It is ringed about by many dangers. There is the woodland, where fiercesome beasts dwell, and they maul and kill or test every warrior who seeks out the Lord Laighin. By this means, he is sure that all who find him are the strongest and the fiercest.

However, there is also the bogs which border the woodland and hold the river Duneld. This was the way I took. It is thought in these lands that the sicknesses and maladies which come from the cold bogs should kill any man and, if not that, then the serpents. But I say that I saw no serpent, and in Alba it is known that a man of mountain thickness can withstand malady as a shield withstands a sword, but he must only rest. So I did this, traveling slowly.

I came to the great bridge which leads to the Shadowy Isle. It is a high and dangerous bridge, straddling two cliffs which lie far above the wild, rocky cauldron of waters. Above this bridge is the castle, and from there the Lord could see me cross, he and his gatekeeper.

The bravery which a man must have to cross that bridge is thought to be the final test of his warrior’s heart. Thus, when I crossed, I was welcomed in as brother. It was much remarked that I had no spot of blood on me from the beasts of the woodland. I told all who I could that I had traveled by way of the bogs, but they did not believe me.

I came under the tutelage of the Lord’s gatekeeper. From him I learned all my art, for until then I was not a skilled warrior, but only a lucky one. He was a grandson of the Lord Laighin, known only as Ui Laighin. He and I were friends.

A year passed. It was heard that in far Gaul, the men were fierce and clever and worthy challengers, their women beautiful and their lands rich. Thus, it was decided that we should go to them, challenge them, and take what women we widowed for our wives and their orphans into our homes as servants and sons, as is the just way of war between men everywhere. It is the same as with the sword. Let the strongest man hold it, and let the best protector of women and children receive them into his house.

So, we sailed to the coast of Gaul. As we came near, we saw that they had gathered to face us upon the beach. We rejoiced. Here were brave men and not cowards. 

But you know what artifice was used against us. We came to the Rock of Drowning, unknown to us and indeed unknown to me almost until I heard this foreigner speak its name. Indeed, the rock had a curious power. I was in a boat with Ui Laighin, and we were pulled by a current to the rock, and we struck it, and he fell into the water.

We were separated then. I saw Ui Laighin clinging to the rock, and I saw a great shark coming for him, and I cast my javelin at it. It struck true, but the shark continued to approach Ui Laighin.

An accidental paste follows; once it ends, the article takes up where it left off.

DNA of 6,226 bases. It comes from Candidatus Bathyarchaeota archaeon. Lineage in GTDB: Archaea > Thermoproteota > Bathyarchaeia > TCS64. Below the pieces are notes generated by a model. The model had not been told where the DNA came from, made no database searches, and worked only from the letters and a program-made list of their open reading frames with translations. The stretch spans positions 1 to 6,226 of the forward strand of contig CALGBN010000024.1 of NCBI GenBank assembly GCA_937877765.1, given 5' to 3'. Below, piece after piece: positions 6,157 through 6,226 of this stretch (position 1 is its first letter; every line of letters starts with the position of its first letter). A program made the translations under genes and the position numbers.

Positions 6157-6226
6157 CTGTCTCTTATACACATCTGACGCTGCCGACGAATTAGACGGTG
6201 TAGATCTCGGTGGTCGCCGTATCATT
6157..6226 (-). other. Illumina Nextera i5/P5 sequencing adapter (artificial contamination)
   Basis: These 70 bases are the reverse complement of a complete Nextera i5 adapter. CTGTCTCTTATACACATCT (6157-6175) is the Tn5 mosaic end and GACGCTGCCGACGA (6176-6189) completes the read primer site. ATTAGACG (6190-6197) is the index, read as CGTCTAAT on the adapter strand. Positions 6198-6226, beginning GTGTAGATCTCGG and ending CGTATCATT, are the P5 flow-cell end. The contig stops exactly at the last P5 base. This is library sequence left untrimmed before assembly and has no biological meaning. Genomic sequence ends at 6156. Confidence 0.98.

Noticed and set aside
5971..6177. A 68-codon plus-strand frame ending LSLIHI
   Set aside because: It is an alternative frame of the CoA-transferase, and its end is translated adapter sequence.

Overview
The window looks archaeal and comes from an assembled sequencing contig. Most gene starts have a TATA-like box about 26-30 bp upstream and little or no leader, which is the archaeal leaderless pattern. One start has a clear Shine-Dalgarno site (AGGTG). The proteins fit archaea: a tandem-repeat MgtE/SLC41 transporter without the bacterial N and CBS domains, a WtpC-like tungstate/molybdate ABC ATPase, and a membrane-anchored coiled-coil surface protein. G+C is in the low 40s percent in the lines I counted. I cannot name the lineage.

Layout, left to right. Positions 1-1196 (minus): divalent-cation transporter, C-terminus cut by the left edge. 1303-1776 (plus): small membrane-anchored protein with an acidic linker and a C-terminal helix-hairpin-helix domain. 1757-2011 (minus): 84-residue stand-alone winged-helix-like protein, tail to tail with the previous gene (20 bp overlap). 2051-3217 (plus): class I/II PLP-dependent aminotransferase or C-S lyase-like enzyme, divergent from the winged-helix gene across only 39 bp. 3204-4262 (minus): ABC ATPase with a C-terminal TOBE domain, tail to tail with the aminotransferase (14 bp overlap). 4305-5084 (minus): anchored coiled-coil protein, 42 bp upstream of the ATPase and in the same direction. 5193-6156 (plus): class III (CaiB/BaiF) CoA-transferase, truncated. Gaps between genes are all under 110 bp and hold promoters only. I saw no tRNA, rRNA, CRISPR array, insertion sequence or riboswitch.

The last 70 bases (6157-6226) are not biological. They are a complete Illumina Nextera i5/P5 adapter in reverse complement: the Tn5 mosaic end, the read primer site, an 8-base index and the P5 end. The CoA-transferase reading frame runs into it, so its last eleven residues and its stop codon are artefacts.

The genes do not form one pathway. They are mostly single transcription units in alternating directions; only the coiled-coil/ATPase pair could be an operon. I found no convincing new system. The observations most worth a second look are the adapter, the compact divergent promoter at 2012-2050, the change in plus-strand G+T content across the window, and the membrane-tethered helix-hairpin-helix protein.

I plunged into the waters and swam with all my might until I was upon the shark’s back. It dove beneath the waters, but I plunged my sword through it and held onto it.

Then it was that I knew the power and nature of the rock, for under the waters I saw a gateway, and we swam through this gateway, and I emerged into the land of the Fomorii.

Green grass greeted me. The shark’s carcass was beside me, and all about me were the wreckages of many ships. As I rose to my feet, a woman most beautiful hailed me below a sky of pale blue.

She said, “I am Muirgen, a daughter of the Ocean God. I am here to welcome you home, Setanta, son of Lugh Lahmfada.”

I shook my head at her and turned from her. I have said to you what women are to me: trouble and death, and I see no reason to change this opinion. I went instead to retrieve my sword from the shark’s carcass. I did not look at her again.

I told her that I was not the son of Lugh Lahmfada, and I told her of my birth as I have told you.

“Do you think I do not know this, Setanta? But what is it to the gods if the thing in the womb is destroyed? You were chosen to replace it, a natural son of your father, a prince, and Lugh Lahmfada will accept you as his foster son. I shall be your wife. But I know that you are chaste and untouched by woman. Can you deny now a wife such as I, the best and most beautiful, daughter of a god, princess of the Fomorii?”

I did not look at her. I looked instead at the wreckages around me. “Why are these so many?” I asked.

She gestured to the wondrous city behind her, and I saw from the corner of my eye. “They are our wealth,” she said. “We take from them all that we desire.”

So by thievery the old gods persist. They have been reduced to such by you of this land who stole their riches from them and their homes as well.

But for me, I refused to live such a way. Muirgen put me under a great sleep, telling me that by my choice I had resigned myself to the unhappy fate that I would one day be destroyed by the mightiest man of the lands. I responded before the sleep took me, that this was a more honest fate than the one which was for her and her ilk.

I awoke upon the beach of Gaul. Many of the men desired still to make war upon the men of Gaul, but I kept my voice silent until I heard the word of my friend. Ui Laighin, great warrior of Inisfàil, had been taken to a monastery to recover from his wounds and shipwreck sickness. This foreigner, our companion, has described this to you. Ui Laighin came to our camp later with many others which the sons of Gaul returned to us.